The apex court has ruled that crackers considered to be safe and green will be permitted for manufacturing, sale and use
The Supreme Court on October 23 refused to declare a complete ban on firecrackers across the country. The apex court said that crackers considered to be safe and green will be permitted for manufacturing, sale and use.
Firecrackers can be sold only through licenced operators and cannot be sold online, the top court ruled. Firecrackers containing barium salt and others producing lot of noise were banned by the court.
The court verdict is not only confined to Diwali. The court has said that the firecrackers can only be used between 8.00 pm and 10.00 pm during Diwali and between 11.45 pm and 12.45 am during Christmas and New Year.
The verdict was delivered by a bench of Justices AK Sikri and Ashok Bhushan which had reserved its verdict on August 28.
The apex court had earlier said there is a need to take into account all aspects, including the fundamental right of livelihood of firecracker manufacturers and the right to health of over 1.3 billion people in the country, while considering a plea for the ban.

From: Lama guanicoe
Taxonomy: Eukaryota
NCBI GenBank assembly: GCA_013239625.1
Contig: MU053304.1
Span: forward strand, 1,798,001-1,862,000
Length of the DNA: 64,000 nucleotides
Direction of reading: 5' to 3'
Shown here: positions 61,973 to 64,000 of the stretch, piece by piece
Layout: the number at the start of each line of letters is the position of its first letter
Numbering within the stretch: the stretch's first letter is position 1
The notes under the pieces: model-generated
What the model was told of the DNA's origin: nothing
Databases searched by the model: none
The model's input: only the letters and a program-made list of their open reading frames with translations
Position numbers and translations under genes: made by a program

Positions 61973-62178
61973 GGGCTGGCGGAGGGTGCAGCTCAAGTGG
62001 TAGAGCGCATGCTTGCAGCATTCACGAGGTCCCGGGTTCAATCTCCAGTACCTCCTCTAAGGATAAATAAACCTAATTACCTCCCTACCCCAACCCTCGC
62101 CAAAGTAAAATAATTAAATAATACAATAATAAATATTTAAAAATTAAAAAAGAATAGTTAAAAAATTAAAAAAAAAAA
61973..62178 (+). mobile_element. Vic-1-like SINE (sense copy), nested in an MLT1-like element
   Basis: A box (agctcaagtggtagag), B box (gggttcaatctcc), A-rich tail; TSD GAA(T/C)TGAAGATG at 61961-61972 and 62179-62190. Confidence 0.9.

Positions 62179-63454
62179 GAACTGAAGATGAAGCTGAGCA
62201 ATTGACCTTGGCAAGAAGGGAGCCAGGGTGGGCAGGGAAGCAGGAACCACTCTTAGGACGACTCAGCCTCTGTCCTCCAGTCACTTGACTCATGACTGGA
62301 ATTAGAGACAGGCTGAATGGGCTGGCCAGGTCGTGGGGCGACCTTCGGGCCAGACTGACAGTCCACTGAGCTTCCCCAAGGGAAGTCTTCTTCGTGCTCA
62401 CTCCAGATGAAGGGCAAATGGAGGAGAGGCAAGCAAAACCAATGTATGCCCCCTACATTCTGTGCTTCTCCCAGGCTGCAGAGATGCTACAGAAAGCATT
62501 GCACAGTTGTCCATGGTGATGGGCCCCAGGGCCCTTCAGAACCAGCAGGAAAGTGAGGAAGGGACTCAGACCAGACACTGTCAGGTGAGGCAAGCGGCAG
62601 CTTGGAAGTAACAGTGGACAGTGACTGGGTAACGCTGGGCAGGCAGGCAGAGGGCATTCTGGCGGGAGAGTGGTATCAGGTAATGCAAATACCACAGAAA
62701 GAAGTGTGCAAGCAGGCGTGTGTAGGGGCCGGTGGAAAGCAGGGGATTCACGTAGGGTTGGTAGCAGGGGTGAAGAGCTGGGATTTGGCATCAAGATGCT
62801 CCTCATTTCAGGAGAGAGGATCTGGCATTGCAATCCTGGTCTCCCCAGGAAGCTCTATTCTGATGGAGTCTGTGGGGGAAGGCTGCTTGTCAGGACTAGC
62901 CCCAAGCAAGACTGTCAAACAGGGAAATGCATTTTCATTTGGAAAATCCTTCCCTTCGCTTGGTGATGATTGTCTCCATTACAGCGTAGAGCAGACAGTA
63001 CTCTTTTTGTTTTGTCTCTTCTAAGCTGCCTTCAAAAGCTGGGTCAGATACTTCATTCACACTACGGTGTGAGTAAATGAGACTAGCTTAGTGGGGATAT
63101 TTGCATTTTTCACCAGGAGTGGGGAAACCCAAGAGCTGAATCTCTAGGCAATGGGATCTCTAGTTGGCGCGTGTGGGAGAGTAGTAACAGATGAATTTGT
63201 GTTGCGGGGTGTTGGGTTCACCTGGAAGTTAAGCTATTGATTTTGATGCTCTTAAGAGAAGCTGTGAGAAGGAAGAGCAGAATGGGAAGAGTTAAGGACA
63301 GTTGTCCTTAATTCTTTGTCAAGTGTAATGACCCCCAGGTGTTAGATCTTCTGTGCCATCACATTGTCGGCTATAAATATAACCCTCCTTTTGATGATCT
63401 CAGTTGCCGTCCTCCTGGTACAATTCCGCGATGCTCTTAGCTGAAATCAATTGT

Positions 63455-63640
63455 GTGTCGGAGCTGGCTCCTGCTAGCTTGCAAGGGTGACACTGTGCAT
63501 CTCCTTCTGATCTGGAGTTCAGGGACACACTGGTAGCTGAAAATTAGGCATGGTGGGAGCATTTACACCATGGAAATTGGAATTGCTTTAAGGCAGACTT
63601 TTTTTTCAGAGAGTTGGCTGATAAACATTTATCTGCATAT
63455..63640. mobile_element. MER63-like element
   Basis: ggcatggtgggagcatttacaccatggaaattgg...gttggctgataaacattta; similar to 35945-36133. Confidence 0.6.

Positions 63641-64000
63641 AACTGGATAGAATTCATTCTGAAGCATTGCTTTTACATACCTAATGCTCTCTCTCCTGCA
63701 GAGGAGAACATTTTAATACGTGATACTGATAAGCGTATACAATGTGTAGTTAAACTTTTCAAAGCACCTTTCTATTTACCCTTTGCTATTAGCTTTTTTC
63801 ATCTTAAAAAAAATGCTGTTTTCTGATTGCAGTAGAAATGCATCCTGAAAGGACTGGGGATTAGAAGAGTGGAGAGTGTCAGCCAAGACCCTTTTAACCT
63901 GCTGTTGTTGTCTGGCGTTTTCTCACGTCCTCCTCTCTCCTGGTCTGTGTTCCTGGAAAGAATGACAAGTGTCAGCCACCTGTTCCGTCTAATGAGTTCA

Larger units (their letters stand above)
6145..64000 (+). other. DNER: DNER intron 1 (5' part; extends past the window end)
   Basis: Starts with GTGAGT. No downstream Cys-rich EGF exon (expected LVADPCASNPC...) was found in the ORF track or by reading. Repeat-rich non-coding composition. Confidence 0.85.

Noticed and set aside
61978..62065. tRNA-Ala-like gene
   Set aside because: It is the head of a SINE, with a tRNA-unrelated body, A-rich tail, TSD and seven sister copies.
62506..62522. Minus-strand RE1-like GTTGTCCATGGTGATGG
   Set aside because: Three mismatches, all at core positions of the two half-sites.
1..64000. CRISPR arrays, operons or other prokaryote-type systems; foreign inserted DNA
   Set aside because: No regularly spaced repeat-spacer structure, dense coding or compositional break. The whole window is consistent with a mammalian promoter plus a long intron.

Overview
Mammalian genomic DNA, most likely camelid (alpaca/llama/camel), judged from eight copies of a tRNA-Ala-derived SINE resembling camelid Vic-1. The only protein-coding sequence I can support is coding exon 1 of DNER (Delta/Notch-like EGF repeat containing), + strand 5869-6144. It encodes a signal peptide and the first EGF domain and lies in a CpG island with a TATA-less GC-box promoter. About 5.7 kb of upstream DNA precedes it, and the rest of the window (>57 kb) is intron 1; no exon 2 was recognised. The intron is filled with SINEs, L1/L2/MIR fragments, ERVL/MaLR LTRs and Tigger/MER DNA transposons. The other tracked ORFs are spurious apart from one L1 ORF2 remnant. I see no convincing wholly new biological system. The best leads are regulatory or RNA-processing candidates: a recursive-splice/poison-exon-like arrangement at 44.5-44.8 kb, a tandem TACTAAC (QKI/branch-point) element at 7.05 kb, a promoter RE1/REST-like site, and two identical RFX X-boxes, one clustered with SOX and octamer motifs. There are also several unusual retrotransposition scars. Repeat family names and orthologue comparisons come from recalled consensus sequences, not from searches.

The top court had said Article 21 (right to life) of Constitution applies to both segments of people and it needs to maintain a balance while considering a countrywide ban on firecrackers.
On October 9, 2017, SC had temporarily banned the sale of firecrackers ahead of Diwali.
Later, the court refused to relax its order while dismissing a plea by traders who had sought permission to sell crackers for at least a day or two before Diwali on October 19, 2017.
Smoke emitting from firecrackers are considered hazardous. A string of 1,000 crackers, popularly known as 'laad', can be as dangerous as smoking over 270 cigarettes.
The black-coloured pellet, which spews out a 'snake', when lit can be as harmful inhaling smoke from as 464 cigarettes.